The people who live in the Space Coast region of Florida have been successfully using Craigslist to post items that they have for sale as well as to look for items that they are currently in need of. It's long been a great resource for finding used appliances such as a washer, dryer or air conditioning unit, and even cars, trucks, RVs and farm equipment. There are also classified sections for furniture, yard sales, job opportunities, event tickets, homes for rent or for sale and much more. Recently, Craigslist in this area has seen a rise in the number of scam postings made by con artists who are out to deprive people of their hard earned cash. Here are five Craigslist Space Coast scams that you need to beware of.
1. Internet web marketing scam on Craigslist
There is a scammer that has made up a phony business that he calls space coast marketing.net. He offers to build a landing page for entrepreneurs who are interested in launching a digital campaign. He charges his victims up to $1,000 to crate the page but the work that he does is shoddy and the man who goes by Jason gives you a lot of excuses why he doesn't finish the job. If you're in teh Space Coast area and you see this ad, don't trust him to do the work on your site because he's take your money, do a little shoddy work and then leave you holding the bag. When one victim got frustrated he called and talked to a guy named Sean who said that Jason is no longer with the company. It's a scam that they run so don't fall victim to their ploys.
2. Two arrested in Craigslist scams in Brevard County
Scammers were using Craigslist to prey upon unsuspecting victims. The scam involves their attempt to lease to own a Cocoa Beach residence. They advertised the home and accepted a $5,000 down payment plus $750 per month in payments. One of the scammers said that she was the owner and she made up a warranty deed and lease for the property which were fraudulent. She requested payment via cashier's check. The other co-conspirator posed as a property manager in the scheme. At the time that the deals were made, the real owner of the property had no clue what was going on and was actually living in the home.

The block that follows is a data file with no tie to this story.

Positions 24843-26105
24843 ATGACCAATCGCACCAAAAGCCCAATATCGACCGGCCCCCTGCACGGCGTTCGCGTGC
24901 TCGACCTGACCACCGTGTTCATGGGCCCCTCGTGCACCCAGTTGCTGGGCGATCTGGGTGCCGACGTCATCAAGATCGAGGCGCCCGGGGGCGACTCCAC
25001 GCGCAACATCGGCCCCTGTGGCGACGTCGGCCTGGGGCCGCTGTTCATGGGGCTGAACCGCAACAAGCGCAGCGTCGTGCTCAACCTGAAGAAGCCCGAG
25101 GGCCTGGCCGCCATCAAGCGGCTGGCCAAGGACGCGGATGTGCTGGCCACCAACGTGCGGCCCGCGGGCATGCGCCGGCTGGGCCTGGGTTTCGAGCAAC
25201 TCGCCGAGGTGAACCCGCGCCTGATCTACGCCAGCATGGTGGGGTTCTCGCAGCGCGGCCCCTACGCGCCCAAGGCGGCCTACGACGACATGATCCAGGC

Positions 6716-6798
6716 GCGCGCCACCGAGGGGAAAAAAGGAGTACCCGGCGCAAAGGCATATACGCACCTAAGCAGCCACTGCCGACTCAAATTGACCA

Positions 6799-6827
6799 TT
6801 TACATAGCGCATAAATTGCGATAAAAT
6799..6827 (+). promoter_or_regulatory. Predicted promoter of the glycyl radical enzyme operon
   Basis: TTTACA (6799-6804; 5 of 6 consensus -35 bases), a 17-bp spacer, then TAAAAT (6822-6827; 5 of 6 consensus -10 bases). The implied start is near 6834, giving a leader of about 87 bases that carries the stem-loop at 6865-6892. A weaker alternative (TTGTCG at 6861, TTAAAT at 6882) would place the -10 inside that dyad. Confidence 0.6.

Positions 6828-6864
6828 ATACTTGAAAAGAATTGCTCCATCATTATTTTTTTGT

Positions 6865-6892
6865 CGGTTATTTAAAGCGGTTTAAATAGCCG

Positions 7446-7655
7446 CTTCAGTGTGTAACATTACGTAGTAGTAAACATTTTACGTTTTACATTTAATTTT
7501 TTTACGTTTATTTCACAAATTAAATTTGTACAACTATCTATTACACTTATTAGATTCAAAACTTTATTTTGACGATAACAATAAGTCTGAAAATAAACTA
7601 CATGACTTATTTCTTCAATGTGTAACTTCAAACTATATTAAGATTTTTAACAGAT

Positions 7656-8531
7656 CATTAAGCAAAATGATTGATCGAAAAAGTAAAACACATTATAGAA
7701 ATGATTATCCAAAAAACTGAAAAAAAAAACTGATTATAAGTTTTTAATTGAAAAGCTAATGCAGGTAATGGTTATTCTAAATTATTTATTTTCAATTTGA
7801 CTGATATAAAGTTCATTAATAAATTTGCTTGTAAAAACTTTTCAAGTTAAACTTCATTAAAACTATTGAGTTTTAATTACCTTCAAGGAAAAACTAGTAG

3. Fake Paypal scam on Craigslist
If you are a seller on Craigslist then you need to know about this terrible new scam that's been circulating recently. Sellers list a vehicle for sale on the site and then a scammer steals the information from your ad and creates a fake PayPal notice that says the car sold. They email it to you The fake email notifies you that a payment has been made and the money is waiting for you on pay pal but it also informs you that you have to wire a transport fee to the agent who will pick up the vehicle. If you wire the fee, you're simply out the money because it's almost impossible to track down the scammer.
4. Rental scam on Craislist
Meradith McGee had listed her home for sale on a different site and she was horrified to learn that scammers had stolen the photos of her tome and even used the text from her ad to make a new ad that posted her home for rent. This is a scam that's becoming more common. Scammers ask interested parties to drive by the address, then fill out a rental application that discloses their personal information which can be used for identity theft. Some of them will actually follow through and wire money for a deposit and rent only to learn that the house never was available for rent.
5. Fake job and check scam
Beware of Craigslist ads that post a job opportunity and offer high pay for office work. One victim responded to such an ad and was told that he would be paid $25 per hour for running errands for a man while he traveled. They don't ask for a resume but they do ask some odd questions. It deals with petty cash. They don't interview you they just mail a check and tell you to deposit it and wire money through western union to the person for expenses.The cashier's checks that they send are bogus and it can take days before your bank discovers that the checks are fraudulent. When they do, you're responsible for paying back the entire amount plus bank fees.
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Written by Garrett Parker
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